The US government has requested to keep Anne Sacoolas’s job a secret in the Harry Dunn damages case due to “national security” concerns.
The 19-year-old’s parents Charlotte Charles and Tim Dunn travelled to the US last month to pursue a civil case against his alleged killer Mrs Sacoolas, as well as her husband Jonathan.
She was granted diplomatic immunity and allowed to return to the US, despite being charged with causing death by dangerous driving.
An extradition request by the CPS was denied by the US State Department.
The current civil case is being heard by the Alexandria District Court in Virginia and is one of several lodged by the Dunn family in pursuit of justice for their son.
It has revealed unheard evidence about the Sacoolas couple’s jobs and that their intelligence work was a “factor” in them leaving the UK.
On Friday, lawyers on behalf of the US government filed a proposed “protective order” ahead of Mrs Sacoolas giving her deposition in August.
It claimed that “information concerning the United States government has little to no relevance to an adjudication of any remaining issues in this case”.
“In general terms, the United States seeks protection… because of the impact disclosure of information regarding the government in this litigation could reasonably be expected to have on national security,” it said.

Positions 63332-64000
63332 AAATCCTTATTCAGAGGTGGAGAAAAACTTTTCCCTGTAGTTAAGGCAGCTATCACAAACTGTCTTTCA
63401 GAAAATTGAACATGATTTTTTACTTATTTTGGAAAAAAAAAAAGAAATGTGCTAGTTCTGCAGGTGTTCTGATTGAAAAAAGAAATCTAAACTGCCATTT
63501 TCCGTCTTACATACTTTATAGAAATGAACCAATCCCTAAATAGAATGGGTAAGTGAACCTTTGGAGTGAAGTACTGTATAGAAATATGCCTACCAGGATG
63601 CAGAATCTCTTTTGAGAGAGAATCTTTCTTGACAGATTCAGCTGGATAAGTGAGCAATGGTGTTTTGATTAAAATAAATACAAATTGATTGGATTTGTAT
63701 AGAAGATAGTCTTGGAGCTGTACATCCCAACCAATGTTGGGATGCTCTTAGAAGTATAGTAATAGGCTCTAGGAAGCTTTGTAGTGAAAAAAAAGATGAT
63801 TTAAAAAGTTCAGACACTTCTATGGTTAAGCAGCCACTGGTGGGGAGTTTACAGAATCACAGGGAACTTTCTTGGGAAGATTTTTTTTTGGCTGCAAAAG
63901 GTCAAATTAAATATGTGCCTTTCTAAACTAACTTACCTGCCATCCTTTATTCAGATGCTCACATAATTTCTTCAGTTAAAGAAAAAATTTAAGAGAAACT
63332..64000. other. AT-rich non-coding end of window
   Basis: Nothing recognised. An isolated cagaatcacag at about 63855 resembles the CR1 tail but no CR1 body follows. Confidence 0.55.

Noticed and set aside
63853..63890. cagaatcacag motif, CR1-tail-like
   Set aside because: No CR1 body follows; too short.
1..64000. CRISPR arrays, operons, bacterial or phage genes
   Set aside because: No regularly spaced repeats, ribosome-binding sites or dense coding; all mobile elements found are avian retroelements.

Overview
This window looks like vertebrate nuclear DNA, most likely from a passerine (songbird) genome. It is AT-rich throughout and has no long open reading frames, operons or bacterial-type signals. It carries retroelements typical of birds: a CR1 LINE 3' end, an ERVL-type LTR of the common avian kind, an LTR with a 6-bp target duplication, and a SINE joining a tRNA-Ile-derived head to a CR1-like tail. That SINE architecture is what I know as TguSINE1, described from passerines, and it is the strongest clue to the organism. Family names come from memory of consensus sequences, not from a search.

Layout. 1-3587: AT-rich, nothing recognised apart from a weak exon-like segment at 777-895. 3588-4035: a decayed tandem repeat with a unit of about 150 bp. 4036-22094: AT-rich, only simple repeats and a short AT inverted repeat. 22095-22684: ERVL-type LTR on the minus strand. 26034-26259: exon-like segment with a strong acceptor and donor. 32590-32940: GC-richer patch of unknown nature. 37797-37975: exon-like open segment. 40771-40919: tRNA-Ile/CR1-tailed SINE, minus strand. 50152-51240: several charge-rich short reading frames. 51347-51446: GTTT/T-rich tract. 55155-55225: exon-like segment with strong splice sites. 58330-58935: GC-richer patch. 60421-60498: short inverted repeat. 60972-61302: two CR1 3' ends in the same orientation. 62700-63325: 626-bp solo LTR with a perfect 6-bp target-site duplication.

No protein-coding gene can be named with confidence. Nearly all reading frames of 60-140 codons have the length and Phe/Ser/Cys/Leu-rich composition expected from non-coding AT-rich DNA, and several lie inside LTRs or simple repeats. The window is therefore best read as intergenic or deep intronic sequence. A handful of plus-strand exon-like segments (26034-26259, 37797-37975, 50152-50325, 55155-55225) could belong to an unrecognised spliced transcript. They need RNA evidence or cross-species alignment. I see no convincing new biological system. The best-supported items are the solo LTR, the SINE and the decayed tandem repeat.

The order specifically refers to details “related to the defendants’ or any other individuals’ employment with the United States government”.
Dunn family spokesman Radd Seiger said the order would be “resisted strenuously”.
Mr Seiger says they were made aware of the development overnight and are seeking legal advice.
“It now appears that Mr and Mrs Sacoolas have brought in their employers, the US Government, to help them minimise what happened to Harry on the night he died in an attempt to prevent both the family and public at large from knowing the full truth,” he said.
“The US government have asked the parents to consent to their application to court, who in turn have told them it will be resisted strenuously.”
Ms Charles described the experience of giving testimony in the case this month as “heart-breaking” and “gruelling”.
“You have to dig deep every single time we’re asked to do something, every single time we put ourselves out there to keep striving towards getting justice for our boy,” she told Sky News.
“The determination never wavers, the promise I made will never be forgotten, but it’s very hard.”